“Go on, my dear duke, go on—I listen.”
“Sire,” said Blacas, who had for a moment the hope of sacrificing Villefort to his own profit, “I am compelled to tell you that these are not mere rumors destitute of foundation which thus disquiet me; but a serious-minded man, deserving all my confidence, and charged by me to watch over the south” (the duke hesitated as he pronounced these words), “has arrived by post to tell me that a great peril threatens the king, and so I hastened to you, sire.”
“Mala ducis avi domum,” continued Louis XVIII., still annotating.
“Does your majesty wish me to drop the subject?”
“By no means, my dear duke; but just stretch out your hand.”
“Whichever you please—there to the left.”
“I tell you to the left, and you are looking to the right; I mean on my left—yes, there. You will find yesterday’s report of the minister of police. But here is M. Dandré himself;” and M. Dandré, announced by the chamberlain-in-waiting, entered.
“Come in,” said Louis XVIII., with repressed smile, “come in, Baron, and tell the duke all you know—the latest news of M. de Bonaparte; do not conceal anything, however serious,—let us see, the Island of Elba is a volcano, and we may expect to have issuing thence flaming and bristling war—bella, horrida bella.”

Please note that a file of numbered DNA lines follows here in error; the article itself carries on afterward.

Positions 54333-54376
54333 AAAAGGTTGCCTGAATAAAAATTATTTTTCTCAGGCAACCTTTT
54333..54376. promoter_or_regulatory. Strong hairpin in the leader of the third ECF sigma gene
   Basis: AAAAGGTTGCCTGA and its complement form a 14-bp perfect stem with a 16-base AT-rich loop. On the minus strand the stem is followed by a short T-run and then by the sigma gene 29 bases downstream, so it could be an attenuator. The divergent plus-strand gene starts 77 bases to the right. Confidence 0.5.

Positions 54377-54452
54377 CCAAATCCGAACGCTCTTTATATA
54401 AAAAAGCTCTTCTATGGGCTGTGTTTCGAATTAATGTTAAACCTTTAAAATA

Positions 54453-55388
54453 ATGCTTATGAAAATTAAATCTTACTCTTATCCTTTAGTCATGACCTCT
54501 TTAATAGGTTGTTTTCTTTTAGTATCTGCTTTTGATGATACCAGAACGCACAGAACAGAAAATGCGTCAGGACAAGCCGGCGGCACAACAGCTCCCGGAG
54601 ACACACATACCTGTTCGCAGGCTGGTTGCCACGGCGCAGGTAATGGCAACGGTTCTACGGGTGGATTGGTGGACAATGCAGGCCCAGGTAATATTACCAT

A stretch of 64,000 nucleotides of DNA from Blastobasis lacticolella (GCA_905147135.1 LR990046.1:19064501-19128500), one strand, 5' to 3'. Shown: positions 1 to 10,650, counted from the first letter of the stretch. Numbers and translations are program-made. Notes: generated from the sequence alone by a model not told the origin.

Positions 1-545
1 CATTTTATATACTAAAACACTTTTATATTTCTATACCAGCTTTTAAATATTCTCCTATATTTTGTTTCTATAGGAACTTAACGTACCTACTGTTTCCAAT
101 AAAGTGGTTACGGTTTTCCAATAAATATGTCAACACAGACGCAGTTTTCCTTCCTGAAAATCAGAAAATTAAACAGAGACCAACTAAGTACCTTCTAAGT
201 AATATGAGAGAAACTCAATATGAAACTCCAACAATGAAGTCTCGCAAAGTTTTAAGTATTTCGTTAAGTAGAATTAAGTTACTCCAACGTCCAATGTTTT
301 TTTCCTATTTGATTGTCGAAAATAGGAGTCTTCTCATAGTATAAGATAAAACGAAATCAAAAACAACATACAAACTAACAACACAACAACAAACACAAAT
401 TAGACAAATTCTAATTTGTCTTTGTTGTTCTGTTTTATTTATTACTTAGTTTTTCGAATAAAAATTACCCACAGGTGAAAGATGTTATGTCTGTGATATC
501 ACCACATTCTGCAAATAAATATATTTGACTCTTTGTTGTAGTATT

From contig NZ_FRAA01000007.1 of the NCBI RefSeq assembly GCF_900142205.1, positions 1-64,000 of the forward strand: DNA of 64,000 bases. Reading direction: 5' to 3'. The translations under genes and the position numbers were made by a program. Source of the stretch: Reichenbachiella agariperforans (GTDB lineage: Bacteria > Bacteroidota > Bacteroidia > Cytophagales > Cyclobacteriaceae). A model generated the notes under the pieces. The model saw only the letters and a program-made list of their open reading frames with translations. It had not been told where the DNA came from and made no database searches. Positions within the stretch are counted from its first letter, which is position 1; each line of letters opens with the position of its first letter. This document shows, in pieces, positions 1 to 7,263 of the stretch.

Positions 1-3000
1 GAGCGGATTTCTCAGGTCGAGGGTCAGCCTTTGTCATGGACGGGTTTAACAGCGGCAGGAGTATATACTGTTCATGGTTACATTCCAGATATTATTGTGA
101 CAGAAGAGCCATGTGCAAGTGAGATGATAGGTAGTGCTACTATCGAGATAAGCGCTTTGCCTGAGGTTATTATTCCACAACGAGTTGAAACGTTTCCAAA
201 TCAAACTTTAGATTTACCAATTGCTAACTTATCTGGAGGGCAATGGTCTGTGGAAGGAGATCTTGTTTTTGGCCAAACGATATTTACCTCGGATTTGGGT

M. Dandré leaned very respectfully on the back of a chair with his two hands, and said:
“Has your majesty perused yesterday’s report?”
“Yes, yes; but tell the duke himself, who cannot find anything, what the report contains—give him the particulars of what the usurper is doing in his islet.”
“Monsieur,” said the baron to the duke, “all the servants of his majesty must approve of the latest intelligence which we have from the Island of Elba. Bonaparte——”
M. Dandré looked at Louis XVIII., who, employed in writing a note, did not even raise his head. “Bonaparte,” continued the baron, “is mortally wearied, and passes whole days in watching his miners at work at Porto-Longone.”
“And scratches himself for amusement,” added the king.
“Scratches himself?” inquired the duke, “what does your majesty mean?”
“Yes, indeed, my dear duke. Did you forget that this great man, this hero, this demigod, is attacked with a malady of the skin which worries him to death, prurigo?”
“And, moreover, my dear duke,” continued the minister of police, “we are almost assured that, in a very short time, the usurper will be insane.”
“Raving mad; his head becomes weaker. Sometimes he weeps bitterly, sometimes laughs boisterously, at other time he passes hours on the seashore, flinging stones in the water and when the flint makes ‘duck-and-drake’ five or six times, he appears as delighted as if he had gained another Marengo or Austerlitz. Now, you must agree that these are indubitable symptoms of insanity.”